Principles of Marketing is adapted from a work produced by a publisher who has requested that they and the original author not receive attribution. This adapted edition is produced by the University of Minnesota Libraries Publishing through the eLearning Support Initiative.
Principles of Marketing teaches the experience and process of actually doing marketing – not just the vocabulary. It carries five dominant themes throughout in order to expose students to marketing in today’s environment:
Service dominant logic — This textbook employs the term ”offering“ instead of the more traditional First “P” — product. That is because consumers don’t sacrifice value when alternating between a product and a service. They are evaluating the entire experience, whether they interact with a product, a service, or a combination. So the fundamental focus is providing value throughout the value chain, whether that value chain encompasses a product, service, or both.
Sustainability — Increasingly, companies are interested in the impact they are having on their local community as well as the overall environment. This is often referred to as the ”triple bottom line“ of financial, social, and environment performance.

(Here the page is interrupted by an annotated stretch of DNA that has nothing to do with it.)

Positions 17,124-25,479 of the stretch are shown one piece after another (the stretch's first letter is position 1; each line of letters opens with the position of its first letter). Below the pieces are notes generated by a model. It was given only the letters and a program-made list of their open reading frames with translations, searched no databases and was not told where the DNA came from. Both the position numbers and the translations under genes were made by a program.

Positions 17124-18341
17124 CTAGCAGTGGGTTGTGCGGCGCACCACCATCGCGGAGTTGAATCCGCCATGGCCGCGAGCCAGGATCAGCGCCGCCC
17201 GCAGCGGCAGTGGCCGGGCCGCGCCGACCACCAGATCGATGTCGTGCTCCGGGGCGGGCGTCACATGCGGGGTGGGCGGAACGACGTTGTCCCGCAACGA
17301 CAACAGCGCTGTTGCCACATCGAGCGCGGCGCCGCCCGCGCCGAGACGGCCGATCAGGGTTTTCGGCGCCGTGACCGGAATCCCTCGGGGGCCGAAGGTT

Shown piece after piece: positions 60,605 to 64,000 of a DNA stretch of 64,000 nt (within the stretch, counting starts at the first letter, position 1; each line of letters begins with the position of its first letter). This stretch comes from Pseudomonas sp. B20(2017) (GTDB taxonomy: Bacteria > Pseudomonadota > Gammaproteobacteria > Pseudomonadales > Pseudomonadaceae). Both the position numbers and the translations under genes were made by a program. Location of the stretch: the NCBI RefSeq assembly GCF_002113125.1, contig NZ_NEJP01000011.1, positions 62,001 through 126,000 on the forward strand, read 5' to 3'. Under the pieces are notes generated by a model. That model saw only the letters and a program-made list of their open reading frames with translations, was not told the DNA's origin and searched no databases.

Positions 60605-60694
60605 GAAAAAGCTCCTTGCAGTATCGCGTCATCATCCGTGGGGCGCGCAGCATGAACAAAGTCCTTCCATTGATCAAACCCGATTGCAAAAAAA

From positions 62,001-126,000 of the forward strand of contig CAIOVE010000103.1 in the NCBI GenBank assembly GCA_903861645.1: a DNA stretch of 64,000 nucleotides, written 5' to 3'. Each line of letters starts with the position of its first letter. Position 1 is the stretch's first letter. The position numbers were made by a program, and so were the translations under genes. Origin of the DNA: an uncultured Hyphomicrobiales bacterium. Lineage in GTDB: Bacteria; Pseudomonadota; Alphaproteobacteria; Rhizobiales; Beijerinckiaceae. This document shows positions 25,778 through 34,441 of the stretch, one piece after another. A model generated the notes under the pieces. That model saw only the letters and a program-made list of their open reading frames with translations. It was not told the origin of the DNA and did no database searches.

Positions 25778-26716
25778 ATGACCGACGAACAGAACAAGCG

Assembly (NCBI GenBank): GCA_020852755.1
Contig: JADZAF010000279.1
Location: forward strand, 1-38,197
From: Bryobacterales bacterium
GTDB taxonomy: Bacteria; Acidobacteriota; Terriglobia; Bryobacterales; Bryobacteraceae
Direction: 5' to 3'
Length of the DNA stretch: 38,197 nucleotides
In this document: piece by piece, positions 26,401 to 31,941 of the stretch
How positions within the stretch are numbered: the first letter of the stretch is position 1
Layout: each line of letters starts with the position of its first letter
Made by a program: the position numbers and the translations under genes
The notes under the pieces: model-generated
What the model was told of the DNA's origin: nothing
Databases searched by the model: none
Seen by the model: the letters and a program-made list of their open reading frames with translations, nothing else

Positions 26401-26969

Ethics and social responsibility — Following on the sustainability notion is the broader importance of ethics and social responsibility in creating successful organizations. The authors make consistent references to ethical situations throughout chapter coverage, and end of chapter material in most chapters will encompass ethical situations.
Global coverage — the authors deliberately entitled Chapter 1 ”What is Marketing?“ Whether it is today’s price of gasoline, the current U.S. presidential race, or Midwestern U.S. farming, almost every industry and company needs strong global awareness. And today’s marketing professionals must understand the world in which they and their companies operate.
Metrics — Firms today have the potential to gather more information than ever before about their current and potential customers. That information gathering can be costly, but it can also be very revealing. With the potential to capture so much more detail about micro transactions, firms should now be more able to answer ”well, what this marketing strategy really worth it?“ And ”what is the marketing ROI?“ And finally, ”what is this customer or set of customers worth to us over their lifetime?“